4 Important Questions To Ask When You Make A Huge Mistake

Do any of these scenarios sound familiar?


*  You get caught off-guard by a parent who is upset about an issue regarding their child – you respond in a less-than-professional manner and really let your “humanity” show.

*  You miscalculated the possible attendance to a big event (by over 100) and you don’t have enough food, supplies, or volunteers to pull it off.

*  You left your preparation for Kids Church until Saturday Night, then get hit with an unforeseen emergency.  You end up walking into Kids Church with NOTHING planned – and EVERYONE knows it!

All of us face scenarios like these (if you’ve been in ministry for ANY length of time, that is).  We’re human, and mistakes are a normal part of life.  Ministry (and every other part of life) is packed with difficult choices that require wisdom, and often, we have to face problems we’ve never encountered before.  Mistakes are inevitable—sometimes really big ones!  No matter how hard we try to do things right, the question isn’t “Will I make mistakes?” but “How will I respond to my mistakes?”

A long time ago, I made a commitment to avoid wasting my mistakes because they are some of the best learning opportunities in life.  Whenever I mess up, I try to ask four important questions:

1)  Why did it happen? – Was it a lack of planning, unrealistic expectations, poor communication, wrong motives, unforeseen obstacles, or some other reason?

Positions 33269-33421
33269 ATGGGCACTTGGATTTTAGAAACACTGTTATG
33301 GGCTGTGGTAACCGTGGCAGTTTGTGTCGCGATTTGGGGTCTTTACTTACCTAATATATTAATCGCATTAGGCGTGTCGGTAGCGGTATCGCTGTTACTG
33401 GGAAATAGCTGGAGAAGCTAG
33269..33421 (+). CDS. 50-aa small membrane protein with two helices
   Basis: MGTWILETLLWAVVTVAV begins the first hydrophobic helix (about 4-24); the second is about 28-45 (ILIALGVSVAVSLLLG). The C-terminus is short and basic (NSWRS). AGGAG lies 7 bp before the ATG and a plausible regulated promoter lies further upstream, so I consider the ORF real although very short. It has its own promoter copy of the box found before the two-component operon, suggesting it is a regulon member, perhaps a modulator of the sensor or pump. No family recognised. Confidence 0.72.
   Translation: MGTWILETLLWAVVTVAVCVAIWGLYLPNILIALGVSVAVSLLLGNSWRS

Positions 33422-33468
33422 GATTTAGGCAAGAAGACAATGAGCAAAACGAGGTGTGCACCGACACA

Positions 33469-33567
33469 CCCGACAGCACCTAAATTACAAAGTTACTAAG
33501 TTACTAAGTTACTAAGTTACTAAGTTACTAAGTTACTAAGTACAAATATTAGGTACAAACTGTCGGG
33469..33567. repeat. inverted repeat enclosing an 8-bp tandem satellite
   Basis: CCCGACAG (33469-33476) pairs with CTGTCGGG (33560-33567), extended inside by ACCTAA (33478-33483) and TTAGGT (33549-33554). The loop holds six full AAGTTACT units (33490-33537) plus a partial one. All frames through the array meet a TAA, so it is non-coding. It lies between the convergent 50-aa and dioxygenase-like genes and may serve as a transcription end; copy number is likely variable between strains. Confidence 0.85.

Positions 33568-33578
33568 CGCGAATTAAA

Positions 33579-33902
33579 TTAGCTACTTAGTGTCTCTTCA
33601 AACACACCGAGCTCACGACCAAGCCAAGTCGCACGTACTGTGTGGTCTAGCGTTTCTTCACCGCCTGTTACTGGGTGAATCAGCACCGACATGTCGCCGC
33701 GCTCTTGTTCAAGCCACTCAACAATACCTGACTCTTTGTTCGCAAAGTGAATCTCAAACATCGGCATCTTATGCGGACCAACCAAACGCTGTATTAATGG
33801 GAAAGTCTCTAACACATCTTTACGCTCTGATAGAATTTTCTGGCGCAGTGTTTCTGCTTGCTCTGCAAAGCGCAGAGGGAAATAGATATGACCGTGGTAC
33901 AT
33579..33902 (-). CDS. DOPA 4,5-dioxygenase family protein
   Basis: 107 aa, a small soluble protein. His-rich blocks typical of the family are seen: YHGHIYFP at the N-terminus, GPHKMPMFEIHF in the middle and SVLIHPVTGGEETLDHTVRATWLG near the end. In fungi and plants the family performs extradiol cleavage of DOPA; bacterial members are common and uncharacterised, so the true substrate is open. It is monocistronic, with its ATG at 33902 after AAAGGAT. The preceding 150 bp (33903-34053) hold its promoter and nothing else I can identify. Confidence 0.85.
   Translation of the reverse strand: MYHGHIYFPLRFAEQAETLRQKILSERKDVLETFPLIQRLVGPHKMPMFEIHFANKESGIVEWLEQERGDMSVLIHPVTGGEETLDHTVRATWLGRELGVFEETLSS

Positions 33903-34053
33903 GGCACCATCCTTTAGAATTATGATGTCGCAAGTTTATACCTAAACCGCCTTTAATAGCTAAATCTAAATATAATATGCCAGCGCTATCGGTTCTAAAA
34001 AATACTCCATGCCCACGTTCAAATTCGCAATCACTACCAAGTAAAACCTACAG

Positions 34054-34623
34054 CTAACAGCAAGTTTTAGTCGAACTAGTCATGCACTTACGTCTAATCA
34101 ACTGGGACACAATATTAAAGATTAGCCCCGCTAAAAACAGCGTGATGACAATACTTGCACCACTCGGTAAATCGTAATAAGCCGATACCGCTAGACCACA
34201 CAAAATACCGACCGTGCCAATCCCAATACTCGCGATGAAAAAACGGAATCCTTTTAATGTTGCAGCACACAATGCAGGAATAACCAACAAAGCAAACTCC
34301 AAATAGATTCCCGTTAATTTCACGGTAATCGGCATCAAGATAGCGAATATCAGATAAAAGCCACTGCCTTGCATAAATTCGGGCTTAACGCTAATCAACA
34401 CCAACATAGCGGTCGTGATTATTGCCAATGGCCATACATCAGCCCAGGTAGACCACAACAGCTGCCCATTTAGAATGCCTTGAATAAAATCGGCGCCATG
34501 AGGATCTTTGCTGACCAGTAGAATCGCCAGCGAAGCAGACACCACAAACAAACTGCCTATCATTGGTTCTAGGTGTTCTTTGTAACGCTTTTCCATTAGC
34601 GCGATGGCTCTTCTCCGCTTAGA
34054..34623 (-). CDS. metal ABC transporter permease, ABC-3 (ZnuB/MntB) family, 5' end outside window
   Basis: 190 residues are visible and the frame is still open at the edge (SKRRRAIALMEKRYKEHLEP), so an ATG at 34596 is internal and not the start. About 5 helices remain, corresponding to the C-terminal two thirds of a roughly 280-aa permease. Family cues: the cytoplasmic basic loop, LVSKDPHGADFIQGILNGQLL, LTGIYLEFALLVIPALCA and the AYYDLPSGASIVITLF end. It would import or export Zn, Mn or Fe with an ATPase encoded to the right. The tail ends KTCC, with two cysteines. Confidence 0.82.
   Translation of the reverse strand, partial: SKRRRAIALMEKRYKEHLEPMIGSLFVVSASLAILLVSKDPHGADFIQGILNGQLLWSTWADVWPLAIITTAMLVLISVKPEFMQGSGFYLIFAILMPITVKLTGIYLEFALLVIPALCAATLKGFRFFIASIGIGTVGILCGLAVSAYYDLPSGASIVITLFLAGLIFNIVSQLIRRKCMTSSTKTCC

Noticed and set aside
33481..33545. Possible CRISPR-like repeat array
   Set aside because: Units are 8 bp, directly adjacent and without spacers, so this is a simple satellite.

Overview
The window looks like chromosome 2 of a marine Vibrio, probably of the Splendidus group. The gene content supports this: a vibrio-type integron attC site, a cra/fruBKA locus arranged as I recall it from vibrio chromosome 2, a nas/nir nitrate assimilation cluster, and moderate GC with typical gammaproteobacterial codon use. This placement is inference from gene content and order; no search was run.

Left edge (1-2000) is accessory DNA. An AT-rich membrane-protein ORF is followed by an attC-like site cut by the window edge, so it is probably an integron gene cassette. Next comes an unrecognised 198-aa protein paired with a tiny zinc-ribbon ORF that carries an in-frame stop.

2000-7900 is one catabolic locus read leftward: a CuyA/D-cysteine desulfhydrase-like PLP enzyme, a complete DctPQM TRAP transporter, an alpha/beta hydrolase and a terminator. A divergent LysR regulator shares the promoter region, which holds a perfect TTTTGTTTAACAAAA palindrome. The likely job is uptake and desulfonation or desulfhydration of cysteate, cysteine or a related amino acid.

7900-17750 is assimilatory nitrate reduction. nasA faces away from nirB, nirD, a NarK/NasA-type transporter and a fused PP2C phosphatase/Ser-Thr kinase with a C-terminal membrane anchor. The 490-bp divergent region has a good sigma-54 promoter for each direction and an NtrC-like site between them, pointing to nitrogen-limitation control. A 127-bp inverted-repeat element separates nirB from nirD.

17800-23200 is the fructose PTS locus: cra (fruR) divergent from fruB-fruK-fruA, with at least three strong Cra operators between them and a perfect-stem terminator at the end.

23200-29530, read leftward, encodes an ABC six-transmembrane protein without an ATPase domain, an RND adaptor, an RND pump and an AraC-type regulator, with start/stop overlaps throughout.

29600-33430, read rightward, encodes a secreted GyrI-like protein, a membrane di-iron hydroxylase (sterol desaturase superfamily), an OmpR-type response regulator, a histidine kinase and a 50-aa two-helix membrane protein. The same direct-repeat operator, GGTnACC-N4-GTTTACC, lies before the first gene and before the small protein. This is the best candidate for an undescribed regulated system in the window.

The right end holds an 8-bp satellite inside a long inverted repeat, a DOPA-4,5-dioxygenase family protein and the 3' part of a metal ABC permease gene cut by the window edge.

2)  Was it avoidable?  – Many of our goofs can be avoided with better planning, communication, and execution, but some can’t.

3)  If it could have been avoided, what specifically could I have done to prevent it?

4)  What do I need to know, be, or do to avoid repeating the mistake?

Sometimes this is a process you can do all on your own.  Other times, you may need to bring a trusted outside voice into the situation to help you evaluate and answer these questions.  The number one rule in this process:  DON’T BE DEFENSIVE!  You can’t come to the table with a defensive posture.  If you spend your time defending your motives, your intentions, and your methods – then you defeat the purpose of evaluating.

Instead, be open.  Every mistake is an opportunity to grow.  Learn from them.  That way you don’t ever have to repeat them.  We are going to make mistakes.  Let’s just be determined to make NEW ones – not repeat the old ones.  Learn from your mistakes – and keep growing!!!

How about you?  What do you do in order to help you make sure to learn from your mistakes?  Comment and get in on the conversation!

I write about this subject in much more detail in my book, “I Blew It!”  As part of our “12 Deals Of Christmas” special through High Voltage Kids Ministry Resources, you can get my book for only $5 this week (retail is $14.99)!  CLICK HERE for more info!

Please note: I reserve the right to delete comments that are offensive or off-topic.

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